The Good and the Bad. The Ugly comes later in the run.
So the writing is good, the story is good, what about the art? I'll admit that if offered to see JRJr's art or not, I'd opt for "not". I generally find his ability to draw faces to be disconcertingly cubist, and that his use of lines to add shading was a bit tired in the 90's. That said, this volume has some great examples of good JRJr art (along with some howlers).

What leaves me guessing then, is why JRJr shines so brilliantly during this volume (and others of this run), when I can give examples from earlier and later in his career where I truly shudder at the thought of reading the books again. As best I can tell credit has to go to at least some of:

  • JRJr's ability to draw a great Spidey in all manner of ridiculously impossible poses;
  • Scott Hana's inks; or
  • The colouring used in this run.

In all honesty the things that leave me cold about JRJr are the faces, particularly on supposedly attractive women (I'll have much more to say in later installments of this run). You cut back on those and he works. While I might generally prefer someone like, say, Mike Deodato Jr, the simplicity of JRJr's work is bright and bold and, I suspect, able to be done to schedule.

If you want a good read for a spare hour or so, give this a go. If you read it before and hated it, I'd love to hear what you think on re-reading, because I suspect you'll consider changing your mind. If you don't have a copy, you probably ant to consider the cost of this volume vs the cost of an ultimate collection before deciding which path you go down, especially if you don't want to over commit.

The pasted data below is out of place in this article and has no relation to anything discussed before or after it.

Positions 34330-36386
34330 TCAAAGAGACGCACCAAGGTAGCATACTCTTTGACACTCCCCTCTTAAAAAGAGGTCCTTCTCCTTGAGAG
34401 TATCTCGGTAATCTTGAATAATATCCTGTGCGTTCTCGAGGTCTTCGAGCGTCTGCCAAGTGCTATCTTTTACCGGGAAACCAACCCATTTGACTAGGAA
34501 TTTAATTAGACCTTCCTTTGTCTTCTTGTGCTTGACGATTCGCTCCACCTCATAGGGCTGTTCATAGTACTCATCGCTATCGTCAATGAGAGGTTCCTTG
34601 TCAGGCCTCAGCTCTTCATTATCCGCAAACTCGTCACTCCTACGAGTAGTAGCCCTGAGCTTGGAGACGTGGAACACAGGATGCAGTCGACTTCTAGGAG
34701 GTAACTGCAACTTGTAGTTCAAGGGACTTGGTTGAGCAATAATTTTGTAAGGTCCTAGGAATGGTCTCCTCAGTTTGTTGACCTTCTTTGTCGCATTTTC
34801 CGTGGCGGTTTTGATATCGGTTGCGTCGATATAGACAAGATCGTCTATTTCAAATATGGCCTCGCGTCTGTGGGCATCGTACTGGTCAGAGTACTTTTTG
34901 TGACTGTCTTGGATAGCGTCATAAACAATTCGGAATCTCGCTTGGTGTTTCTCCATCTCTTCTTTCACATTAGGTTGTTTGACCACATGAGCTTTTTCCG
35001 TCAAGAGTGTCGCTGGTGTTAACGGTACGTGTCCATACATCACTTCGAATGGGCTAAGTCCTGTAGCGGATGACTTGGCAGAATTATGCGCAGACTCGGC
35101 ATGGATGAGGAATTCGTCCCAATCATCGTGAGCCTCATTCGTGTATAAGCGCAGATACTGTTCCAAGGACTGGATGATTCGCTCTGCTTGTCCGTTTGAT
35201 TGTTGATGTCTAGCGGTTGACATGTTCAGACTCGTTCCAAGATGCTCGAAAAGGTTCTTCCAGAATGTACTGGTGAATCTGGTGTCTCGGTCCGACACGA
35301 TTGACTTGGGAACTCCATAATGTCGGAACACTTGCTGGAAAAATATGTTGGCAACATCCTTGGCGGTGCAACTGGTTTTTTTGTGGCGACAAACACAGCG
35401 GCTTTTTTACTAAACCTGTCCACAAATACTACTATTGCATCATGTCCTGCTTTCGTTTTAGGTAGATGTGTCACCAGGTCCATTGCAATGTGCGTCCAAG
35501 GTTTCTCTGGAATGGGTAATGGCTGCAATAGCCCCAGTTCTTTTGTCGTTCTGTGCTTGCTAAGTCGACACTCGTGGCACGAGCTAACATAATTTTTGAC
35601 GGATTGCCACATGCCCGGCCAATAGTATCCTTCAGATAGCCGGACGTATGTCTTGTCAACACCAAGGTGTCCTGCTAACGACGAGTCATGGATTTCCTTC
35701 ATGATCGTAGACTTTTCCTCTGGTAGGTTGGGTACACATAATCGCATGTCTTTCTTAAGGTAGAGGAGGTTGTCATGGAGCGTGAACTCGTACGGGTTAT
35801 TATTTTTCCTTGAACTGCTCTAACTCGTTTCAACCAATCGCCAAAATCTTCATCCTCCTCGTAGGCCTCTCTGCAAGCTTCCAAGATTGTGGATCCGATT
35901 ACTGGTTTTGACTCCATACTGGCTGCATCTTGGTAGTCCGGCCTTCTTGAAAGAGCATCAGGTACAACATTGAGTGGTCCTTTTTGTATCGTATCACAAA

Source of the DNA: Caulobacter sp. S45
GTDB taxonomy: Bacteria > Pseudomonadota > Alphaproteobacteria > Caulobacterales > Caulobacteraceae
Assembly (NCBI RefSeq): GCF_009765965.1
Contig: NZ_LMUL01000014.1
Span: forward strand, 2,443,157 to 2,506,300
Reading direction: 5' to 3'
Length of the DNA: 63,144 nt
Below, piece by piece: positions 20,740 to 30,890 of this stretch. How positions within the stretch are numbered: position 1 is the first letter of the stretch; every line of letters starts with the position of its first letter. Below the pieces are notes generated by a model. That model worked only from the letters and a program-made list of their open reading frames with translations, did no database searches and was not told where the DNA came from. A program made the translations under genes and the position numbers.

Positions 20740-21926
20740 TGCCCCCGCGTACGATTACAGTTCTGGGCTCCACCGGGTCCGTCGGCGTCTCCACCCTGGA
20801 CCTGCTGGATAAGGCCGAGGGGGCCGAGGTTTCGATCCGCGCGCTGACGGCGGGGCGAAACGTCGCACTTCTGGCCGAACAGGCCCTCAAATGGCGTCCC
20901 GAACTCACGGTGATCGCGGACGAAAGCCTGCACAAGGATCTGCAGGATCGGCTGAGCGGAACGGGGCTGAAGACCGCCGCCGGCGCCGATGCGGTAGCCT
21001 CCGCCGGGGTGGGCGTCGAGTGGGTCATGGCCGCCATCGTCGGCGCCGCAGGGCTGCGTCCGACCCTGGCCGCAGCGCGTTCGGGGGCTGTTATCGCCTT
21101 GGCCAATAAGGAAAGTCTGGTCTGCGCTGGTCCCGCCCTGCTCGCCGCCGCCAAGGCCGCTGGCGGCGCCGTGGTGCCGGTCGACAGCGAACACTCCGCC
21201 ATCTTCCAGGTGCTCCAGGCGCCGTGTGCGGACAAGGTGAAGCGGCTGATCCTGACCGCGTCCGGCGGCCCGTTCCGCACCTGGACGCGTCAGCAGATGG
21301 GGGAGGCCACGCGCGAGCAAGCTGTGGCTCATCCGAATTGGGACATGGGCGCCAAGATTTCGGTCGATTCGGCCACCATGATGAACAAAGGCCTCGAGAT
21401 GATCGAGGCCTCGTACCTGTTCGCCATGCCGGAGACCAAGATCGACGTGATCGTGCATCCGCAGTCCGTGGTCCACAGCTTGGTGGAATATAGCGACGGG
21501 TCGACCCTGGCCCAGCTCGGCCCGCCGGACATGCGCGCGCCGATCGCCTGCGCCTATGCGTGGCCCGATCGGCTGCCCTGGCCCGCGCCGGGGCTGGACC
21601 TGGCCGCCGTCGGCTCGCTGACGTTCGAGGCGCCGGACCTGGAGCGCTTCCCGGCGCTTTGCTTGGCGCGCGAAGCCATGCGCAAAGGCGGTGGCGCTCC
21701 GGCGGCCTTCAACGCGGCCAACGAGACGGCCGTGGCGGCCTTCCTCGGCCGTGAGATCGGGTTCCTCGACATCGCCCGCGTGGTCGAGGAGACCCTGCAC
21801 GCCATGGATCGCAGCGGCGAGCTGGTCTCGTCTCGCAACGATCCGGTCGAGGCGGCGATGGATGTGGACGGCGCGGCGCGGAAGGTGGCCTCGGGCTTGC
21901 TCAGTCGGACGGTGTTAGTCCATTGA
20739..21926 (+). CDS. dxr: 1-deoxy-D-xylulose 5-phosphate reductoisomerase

And with that, it's time to tease the next review, and what I was always told is, when you're on to a good thing, stick with it.

Spidey's Crotchless uniform was more than May could handle.

Sunday, February 20, 2011


For a few years now I've been wondering why it is that with all the comics news, reviews, and bluntly, complaining, there doesn't seem to be so much time given to re-reading the output fo recent decades to determine whether we would actually have enjoyed any of it if it was taken out of the context of the "bleeding edge" of continuity.

While I won't claim to have a big collection, I have been rather diligent in collecting runs from the last decade or so (granted in trade or hardcover) and as I continue to cut back the titles I'm reading (due to either budget or enjoyment) the thing that jumps out at me is that I could (and maybe should) go back through my collection and re-read the books. And while I'm at it, why not review them.

So over the coming weeks, I'll begin putting up a review a week of whatever grabs my fancy from my collection.

First up I'll go for.... this: